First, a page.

In the second case, Audrey Toguchi, a Hawaiian woman who suffered from a rare form of cancer, had remission after having prayed at the grave of Father Damien on Molokaʻi. There was no medical explanation, as her prognosis was terminal.   In 1997, Toguchi was diagnosed with liposarcoma, a cancer that arises in fat cells.    She underwent surgery a year later and a tumor was removed but the cancer metastasized to her lungs. Her physician, Dr. Walter Chang, told her, “Nobody has ever survived this cancer. It’s going to take you.” Toguchi was surviving in 2008.

In April 2008, the Holy See accepted the two cures as evidence of Father Damien’s sanctity.    On 2 June 2008, the Congregation for the Causes of Saints at the Vatican voted to recommend raising Father Damien of Molokaʻi to sainthood.    The decree that officially notes and verifies the miracle needed for canonization was promulgated by Pope Benedict XVI and Cardinal José Saraiva Martins on 3 July 2008, with the ceremony taking place in Rome and celebrations in Belgium and Hawaii.    On 21 February 2009, the Vatican announced that Father Damien would be canonised.   The ceremony took place in Rome on Rosary Sunday, 11 October 2009, in the presence of King Albert II of the Belgians and Queen Paola as well as the Belgian Prime Minister, Herman Van Rompuy, and several cabinet ministers, completing the process of canonisation.    In Washington, D.C., President Barack Obama affirmed his deep admiration for St. Damien, saying that he gave voice to voiceless and dignity to the sick.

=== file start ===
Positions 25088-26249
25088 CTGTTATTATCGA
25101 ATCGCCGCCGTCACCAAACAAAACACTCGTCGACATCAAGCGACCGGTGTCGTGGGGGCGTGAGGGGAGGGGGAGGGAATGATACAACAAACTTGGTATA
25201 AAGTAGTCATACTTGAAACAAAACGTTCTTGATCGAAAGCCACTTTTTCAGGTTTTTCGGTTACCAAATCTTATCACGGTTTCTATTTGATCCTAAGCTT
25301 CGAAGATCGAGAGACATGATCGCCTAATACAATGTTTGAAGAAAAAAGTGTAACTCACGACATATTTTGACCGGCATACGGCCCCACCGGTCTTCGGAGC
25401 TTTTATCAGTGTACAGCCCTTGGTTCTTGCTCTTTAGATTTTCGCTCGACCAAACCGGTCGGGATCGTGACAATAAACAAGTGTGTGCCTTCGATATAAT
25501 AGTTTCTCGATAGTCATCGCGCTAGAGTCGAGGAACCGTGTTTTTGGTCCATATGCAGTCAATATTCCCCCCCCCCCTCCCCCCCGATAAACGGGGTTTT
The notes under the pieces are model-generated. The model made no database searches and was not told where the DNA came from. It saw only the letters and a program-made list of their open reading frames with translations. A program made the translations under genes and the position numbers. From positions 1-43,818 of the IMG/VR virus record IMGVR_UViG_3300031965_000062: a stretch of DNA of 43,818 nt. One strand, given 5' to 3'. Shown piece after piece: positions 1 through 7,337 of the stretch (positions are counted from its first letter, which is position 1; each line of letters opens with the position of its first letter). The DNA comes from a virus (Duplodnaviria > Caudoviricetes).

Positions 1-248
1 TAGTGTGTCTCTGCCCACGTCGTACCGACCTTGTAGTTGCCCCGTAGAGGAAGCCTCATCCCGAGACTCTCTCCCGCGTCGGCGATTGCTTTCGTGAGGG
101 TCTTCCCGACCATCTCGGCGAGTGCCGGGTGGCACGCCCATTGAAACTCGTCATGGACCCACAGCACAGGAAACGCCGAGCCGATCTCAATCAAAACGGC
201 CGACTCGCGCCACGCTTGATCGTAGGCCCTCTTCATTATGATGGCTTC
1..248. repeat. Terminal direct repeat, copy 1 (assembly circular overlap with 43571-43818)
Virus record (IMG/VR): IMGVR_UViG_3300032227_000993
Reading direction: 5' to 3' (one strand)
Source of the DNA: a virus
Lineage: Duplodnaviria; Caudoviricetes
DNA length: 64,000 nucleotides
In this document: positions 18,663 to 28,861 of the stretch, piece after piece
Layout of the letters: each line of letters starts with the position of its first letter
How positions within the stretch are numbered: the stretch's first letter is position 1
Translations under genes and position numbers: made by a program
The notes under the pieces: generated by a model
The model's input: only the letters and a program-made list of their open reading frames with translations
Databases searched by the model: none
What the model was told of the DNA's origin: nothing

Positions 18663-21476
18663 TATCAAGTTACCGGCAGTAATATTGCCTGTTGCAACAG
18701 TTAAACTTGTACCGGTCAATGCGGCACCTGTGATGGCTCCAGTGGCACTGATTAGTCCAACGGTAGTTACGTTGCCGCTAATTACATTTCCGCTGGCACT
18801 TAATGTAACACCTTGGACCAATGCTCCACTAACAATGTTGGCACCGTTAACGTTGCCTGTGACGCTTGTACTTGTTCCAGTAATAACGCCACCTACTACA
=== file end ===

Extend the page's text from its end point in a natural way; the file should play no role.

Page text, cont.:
Posted in SAINT of the DAY

10 May – The Memorial of St Damian de Veuster de Molokai

10 May – The Memorial of St Damian de Veuster de Molokai SS.CC. Congregation of the Sacred Hearts of Jesus and Mary – Martyr of Molokai – (1840-1889) Religious Priest, Missionary – known as “Martyr of Molokai”, “Martyr of Charity”, “Apostle to the Lepers” – Patron of lepers.

St Joseph de Veuster was born in Belgium on January 3, 1840.    While at college, he decided God was calling him to be a priest.   He joined the same community his brother had joined and took the name Damien. Damien’s brother had dreamed of being a missionary overseas.   But he became ill and was unable to go.   Damien offered to go in his place.   He traveled to Hawaii and was ordained in Honolulu.

For nine years, Damien served the people in different villages around Hawaii.    While working, he heard about a settlement of lepers on the island of Molokai.    He was told that life on the island was terrible for the lepers.   They were very poor and there was not one doctor or priest on the island.   Father Damien thought he was needed there.   He went to Molokai to work with the lepers.

Those who could walk came to meet Father Damien’s boat.   They wanted to see this priest who had come to work with them.    They were sure he wouldn’t stay long when he saw what life there was like.    Lepers often have unpleasant sores and even lose fingers and toes.    Because there were no laws or police on the island, many who were not very ill lived wild lives.

Father Damien got busy right away.    He cleaned up huts, nursed those who were very sick and tried new medicines.    Those able to help were put to work building better houses.   Father Damien preached and offered Mass but he also built roads, water systems, orphanages and churches.    He even started a choir and a band.    He made the lepers feel that they were people with dignity.    They learned to better respect themselves and one another.

Father Damien always began his homily with “My dear lepers.”    One Sunday he stood before his congregation and began his homily by saying “My fellow lepers.”   At first, it was very quiet.    Then people began to sob.    Their beloved Father Damien had gotten the disease.    Even though he was ill, Father Damien carried on his work.    Eventually, a group of Franciscan sisters from New York, under the leadership of St  Marianne Cope, came to help. Father Damien died when he was 49 years old.

St Damien on his deathbed
St. Marianne Cope standing beside Father Damien’s funeral bier (image reversed)
The leprosy patients of Molokaʻi gathered around Father Damien’s grave in mourning